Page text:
HK homebuyers give midweek property sales a miss amid unemployment, economic worries

19-Sep-2020 Intellasia | South China Morning Post | 6:02 AM Print This Post

Hong Kong’s avid homebuyers stayed on the sidelines for the first big sale of flats on Thursday after the government relaxed social distancing measures, reluctant to spend on big ticket items as the economy shows no signs of emerging from a recession that has stretched into four quarters.

As of 6pm, mainland developers Longfor Group and KWG Property managed to sell just one out of 123 flats at the Upper River Bank project in East Kowloon, close to the former Kai Tak airport, agents said, adding that they could possibly sell another unit before they close for the day.

This was the eighth batch of flats on sale since the project was launched in September last year, with prices ranging from HK$13 million (US$1.67 million) to HK$28 million after discounts. The developers plans to soon offer another batch of 52 units for tender. Before today, they had sold 352 of the 667 units in the development, collecting HK$5.1 billion in receipts.

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“We will not see homes over HK$10 million selling fast at this moment,” said Sammy Po Siu-ming, chief executive of the residential division at Midland Realty.

He said that potential buyers of such homes either purchase for investment purposes or for changing homes, but they were now taking a wait-and-see approach and will only enter the market if the developers offer big discounts. “There is no demand from first-time homebuyers,” Po added.

Hong Kong’s economy contracted 9 per cent in the April to June period, falling for the fourth straight quarter. With headwinds from the coronavirus pandemic buffeting the economy, the city’s gross domestic product is forecast to shrink between 6 and 8 per cent this year. While the city’s tourism sector has ground to a halt, retail sales have fared no better. Last month retail sales in the city fell 23.1 per cent year-on-year for the 18th month in a row.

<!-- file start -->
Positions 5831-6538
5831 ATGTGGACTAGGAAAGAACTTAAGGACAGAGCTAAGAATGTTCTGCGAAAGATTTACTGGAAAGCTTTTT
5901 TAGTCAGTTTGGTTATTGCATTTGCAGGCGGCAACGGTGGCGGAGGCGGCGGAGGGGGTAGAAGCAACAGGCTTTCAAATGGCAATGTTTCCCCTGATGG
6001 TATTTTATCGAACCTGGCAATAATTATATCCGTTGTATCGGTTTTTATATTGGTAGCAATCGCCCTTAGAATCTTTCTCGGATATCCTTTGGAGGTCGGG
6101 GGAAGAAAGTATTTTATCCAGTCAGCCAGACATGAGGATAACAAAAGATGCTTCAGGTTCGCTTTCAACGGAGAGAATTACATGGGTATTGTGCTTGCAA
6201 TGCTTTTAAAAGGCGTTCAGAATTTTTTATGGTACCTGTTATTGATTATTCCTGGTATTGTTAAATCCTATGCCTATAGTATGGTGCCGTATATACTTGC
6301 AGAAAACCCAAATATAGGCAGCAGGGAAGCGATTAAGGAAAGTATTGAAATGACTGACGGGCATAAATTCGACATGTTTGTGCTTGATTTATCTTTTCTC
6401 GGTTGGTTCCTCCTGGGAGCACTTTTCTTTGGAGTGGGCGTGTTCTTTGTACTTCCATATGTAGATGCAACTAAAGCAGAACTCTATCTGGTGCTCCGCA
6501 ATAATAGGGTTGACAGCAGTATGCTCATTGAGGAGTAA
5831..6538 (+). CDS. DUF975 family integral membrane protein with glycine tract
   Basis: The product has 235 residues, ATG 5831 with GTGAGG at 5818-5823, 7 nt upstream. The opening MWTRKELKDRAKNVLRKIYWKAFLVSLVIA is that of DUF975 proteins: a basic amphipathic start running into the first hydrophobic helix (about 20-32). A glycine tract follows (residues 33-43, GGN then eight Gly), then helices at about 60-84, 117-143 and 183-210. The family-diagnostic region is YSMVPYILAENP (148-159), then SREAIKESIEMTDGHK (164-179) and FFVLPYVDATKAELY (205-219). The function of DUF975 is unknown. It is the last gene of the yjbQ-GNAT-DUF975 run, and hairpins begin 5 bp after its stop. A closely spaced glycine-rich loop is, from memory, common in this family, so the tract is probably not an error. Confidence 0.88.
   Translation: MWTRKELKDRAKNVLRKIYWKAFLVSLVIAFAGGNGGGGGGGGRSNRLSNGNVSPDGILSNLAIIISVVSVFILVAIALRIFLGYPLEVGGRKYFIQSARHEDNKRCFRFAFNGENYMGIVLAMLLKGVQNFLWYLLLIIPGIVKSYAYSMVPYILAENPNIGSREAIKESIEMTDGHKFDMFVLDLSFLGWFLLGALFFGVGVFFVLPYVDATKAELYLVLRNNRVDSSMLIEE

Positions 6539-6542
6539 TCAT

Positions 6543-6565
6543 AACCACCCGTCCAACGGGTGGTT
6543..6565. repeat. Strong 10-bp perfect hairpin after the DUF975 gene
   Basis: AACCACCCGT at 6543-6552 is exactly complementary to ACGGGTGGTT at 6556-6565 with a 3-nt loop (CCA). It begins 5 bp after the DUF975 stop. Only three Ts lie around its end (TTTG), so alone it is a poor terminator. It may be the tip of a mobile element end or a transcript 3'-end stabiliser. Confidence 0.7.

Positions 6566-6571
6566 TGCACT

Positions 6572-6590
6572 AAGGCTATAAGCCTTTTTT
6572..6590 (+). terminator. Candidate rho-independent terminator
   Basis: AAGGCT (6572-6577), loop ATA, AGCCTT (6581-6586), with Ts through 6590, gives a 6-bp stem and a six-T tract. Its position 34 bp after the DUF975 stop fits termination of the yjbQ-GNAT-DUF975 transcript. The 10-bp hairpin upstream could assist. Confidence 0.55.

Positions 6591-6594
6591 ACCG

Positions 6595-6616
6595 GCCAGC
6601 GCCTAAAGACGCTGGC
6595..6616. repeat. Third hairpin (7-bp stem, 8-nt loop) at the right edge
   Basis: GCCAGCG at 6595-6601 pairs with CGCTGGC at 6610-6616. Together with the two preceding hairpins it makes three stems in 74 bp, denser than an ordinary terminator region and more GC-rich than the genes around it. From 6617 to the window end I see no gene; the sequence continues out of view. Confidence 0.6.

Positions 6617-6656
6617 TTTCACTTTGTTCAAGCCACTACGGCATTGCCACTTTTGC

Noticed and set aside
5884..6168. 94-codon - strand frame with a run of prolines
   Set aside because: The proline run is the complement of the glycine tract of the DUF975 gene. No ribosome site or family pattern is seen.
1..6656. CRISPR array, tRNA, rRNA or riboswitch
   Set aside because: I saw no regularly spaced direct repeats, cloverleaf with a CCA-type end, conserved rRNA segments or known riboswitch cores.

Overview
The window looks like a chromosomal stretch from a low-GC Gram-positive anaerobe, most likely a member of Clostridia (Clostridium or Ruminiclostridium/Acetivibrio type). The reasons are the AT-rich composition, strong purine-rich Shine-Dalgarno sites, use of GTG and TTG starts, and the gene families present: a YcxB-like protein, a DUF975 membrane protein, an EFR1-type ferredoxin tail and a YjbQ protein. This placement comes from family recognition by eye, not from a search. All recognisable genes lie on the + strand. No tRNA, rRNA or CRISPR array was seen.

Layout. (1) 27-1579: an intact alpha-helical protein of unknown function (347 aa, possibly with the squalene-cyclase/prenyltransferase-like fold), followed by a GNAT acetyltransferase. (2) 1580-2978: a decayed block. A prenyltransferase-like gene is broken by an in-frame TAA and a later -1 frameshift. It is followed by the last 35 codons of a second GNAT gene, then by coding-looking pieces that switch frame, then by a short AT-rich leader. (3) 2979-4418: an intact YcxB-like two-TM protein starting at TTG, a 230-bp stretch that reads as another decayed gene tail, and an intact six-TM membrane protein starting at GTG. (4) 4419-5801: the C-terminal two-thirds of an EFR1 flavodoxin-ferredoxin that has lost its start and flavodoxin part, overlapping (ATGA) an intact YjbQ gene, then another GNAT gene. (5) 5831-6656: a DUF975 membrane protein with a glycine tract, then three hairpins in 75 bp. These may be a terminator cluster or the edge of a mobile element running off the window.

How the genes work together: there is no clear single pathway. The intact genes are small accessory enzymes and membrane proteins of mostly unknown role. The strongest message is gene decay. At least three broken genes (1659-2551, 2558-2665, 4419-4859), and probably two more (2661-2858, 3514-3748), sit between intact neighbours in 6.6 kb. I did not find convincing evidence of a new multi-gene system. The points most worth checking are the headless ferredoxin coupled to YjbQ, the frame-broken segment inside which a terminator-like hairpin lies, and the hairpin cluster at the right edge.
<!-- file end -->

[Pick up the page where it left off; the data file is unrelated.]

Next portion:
A government report today showed a measure of unemployment in the city has reached a 17-year high.

The ripple effect of these developments have been felt by the city’s property market, with transactions falling to a four-month low last month. Overall transaction volume, including homes, commercial and industrial properties and car parking spaces, sank 34.2 per cent month on month in August to HK$45.59 billion, according to Land Registry data released last week. It was the lowest since the HK$38.35 billion worth of deals in April.

The third wave of Covid-19 infections in July “suddenly clouded the market” outlook, said Derek Chan, head of research at Ricacorp Properties. “Buyers became more cautious so owners were willing to offer more discounts and price cuts.”

Prices of lived-in homes in July weakened 0.5 per cent from June, the fastest pace in five months, according to an index published by the Rating and Valuation Department.

As Hong Kong’s daily new Covid-19 infection cases in the third wave has ebbed in recent weeks, the government has relaxed measures. After doubling the number of people to four per table in restaurants last week, the government has said bars, karaoke lounges, swimming pools and other public venues could reopen from this Friday onwards.

Midland’s Po said the easing of social distancing restrictions should have a positive impact on the property market. “Hopefully we can see the market become brisk again as the third wave has come under control,” he said.


Category: Hong Kong

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